Schweitzer writes in conclusion (chapter six), “The harmony concept runs like a golden thread throughout the chapters on Edwards’ thought on nature, Scripture, and history” (144). God’s external acts and revelation reflect the internal harmony between the persons of the Trinity. The author contributes significantly to Edwards studies by connecting his theological goals to his view of the practical aims of the pastoral office (148-152, 171). Edwards believed that all pastors shared this duty of discovering the harmony of God’s revelation in Scripture, nature, and history, and thereby expounding the glory of God to the church. Scholars often miss this point. Bypassing the pastoral emphases and goals of theologians such as Edwards distorts our understanding of their theology to some degree. To illustrate how Edwards used the concept of harmony in his ministry, Schweitzer brilliantly traces the idea throughout Edwards’ writings (162-169), including his three great unfinished projects.
One general weakness of this book is that Schweitzer does not give enough attention to the Reformed orthodox background of Edwards’ thought. There are scattered references Turretin, Mastricht, Owen and others, but thorough interaction with the Reformed theological tradition is missing at key points. For example, he refers to Edwards’ early suggestion that pagan philosophers possessed some measure of truth due either to Jewish or to Christian influences (95). Yet later Edwards cautiously posited the idea of limited special revelation in such cases. Both of these views appeared in earlier Reformed theology. Hugo Grotius, John Owen, and Theophilus Gale and others attempted to show that many aspects of pagan philosophy and religion were gradually distorted versions of God’s revelation to the patriarchs. Some, such as Uldrich Zwingli, allowed that some philosophers discovered saving revelation possibly through extra-biblical means. Putting Edwards in this context makes him appear to be less radical, but to vacillate between alternate developments on two historical positions. The same observation is true with regard to Edwards’ refusal to define theology as a science. Schweitzer correctly connects this idea to Mastricht and contrasts it with Turretin (85-86). However, he does not note that this view was common among Reformed authors including Owen, Hoornbeeck, and others.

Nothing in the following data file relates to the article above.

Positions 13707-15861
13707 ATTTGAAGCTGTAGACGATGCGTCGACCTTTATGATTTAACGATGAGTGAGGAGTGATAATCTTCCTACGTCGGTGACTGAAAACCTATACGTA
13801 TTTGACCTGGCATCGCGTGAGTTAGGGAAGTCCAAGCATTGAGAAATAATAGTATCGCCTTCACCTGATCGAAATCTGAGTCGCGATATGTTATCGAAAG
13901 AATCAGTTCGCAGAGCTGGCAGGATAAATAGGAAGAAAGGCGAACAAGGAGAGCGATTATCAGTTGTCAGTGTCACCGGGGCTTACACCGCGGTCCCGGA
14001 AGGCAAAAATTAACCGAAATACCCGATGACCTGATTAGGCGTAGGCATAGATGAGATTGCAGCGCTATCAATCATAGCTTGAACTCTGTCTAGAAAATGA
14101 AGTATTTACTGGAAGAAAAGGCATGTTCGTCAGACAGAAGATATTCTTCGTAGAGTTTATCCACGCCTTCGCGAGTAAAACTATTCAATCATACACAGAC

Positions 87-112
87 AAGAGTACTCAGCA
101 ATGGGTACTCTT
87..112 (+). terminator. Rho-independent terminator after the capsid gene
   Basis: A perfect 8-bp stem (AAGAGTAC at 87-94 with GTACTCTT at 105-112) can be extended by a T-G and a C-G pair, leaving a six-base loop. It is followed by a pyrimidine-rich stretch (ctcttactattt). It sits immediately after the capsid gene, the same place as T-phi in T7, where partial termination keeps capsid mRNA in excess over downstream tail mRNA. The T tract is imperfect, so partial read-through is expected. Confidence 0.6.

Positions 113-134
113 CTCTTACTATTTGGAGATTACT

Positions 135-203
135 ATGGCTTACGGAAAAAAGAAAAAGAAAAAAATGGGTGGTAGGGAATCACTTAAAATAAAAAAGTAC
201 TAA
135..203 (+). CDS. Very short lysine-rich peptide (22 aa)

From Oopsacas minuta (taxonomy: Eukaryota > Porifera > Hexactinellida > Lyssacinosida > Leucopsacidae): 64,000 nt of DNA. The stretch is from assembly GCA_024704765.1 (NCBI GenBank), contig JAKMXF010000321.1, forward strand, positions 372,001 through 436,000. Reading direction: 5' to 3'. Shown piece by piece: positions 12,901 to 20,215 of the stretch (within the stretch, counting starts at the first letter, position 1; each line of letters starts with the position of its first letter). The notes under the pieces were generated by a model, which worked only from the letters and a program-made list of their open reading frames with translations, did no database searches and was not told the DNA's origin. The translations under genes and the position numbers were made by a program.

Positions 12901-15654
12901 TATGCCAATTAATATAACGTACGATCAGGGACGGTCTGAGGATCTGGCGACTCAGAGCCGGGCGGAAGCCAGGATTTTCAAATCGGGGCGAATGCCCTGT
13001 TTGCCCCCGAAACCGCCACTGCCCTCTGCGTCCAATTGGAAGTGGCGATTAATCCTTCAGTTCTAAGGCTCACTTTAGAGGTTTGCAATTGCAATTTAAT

However, for those who look to Schweitzer’s book mainly as Jonathan Edwards scholarship, there are several useful contributions. In an issue that is particularly relevant to PRJ readers, Schweitzer argues that recent assertions of Edwards’ hospitality to critical approaches to the Bible are wrong—not only is he utterly hostile towards higher biblical criticism there is no positive evidence even for an embrace of lower (textual) criticism. Similarly, there is some new evidence presented that Edwards broke sharply with Locke on the crucial point of what human language was designed for. Locke claimed language was only useful for speaking with other people and it could not handle divine things adequately, whereas Edwards thought language was specifically designed for communication with God. Schweitzer also offers a fresh look at the famous “Spider Letter” in which Scripture (apparently, the Exodus narrative) was a controlling influence for him even in what appeared to be a purely scientific context.
This book has much to offer both pastors and scholars. Schweitzer gives us a portrait of a pastor with a unified God-glorifying purpose for his ministry. This is a lofty and necessary goal for ministers in every generation. Edwards was overly-speculative at times, but he teaches us how to think about life in terms of communion with the Triune God.
The above was published previously in Puritan Reformed Journal, July 2013.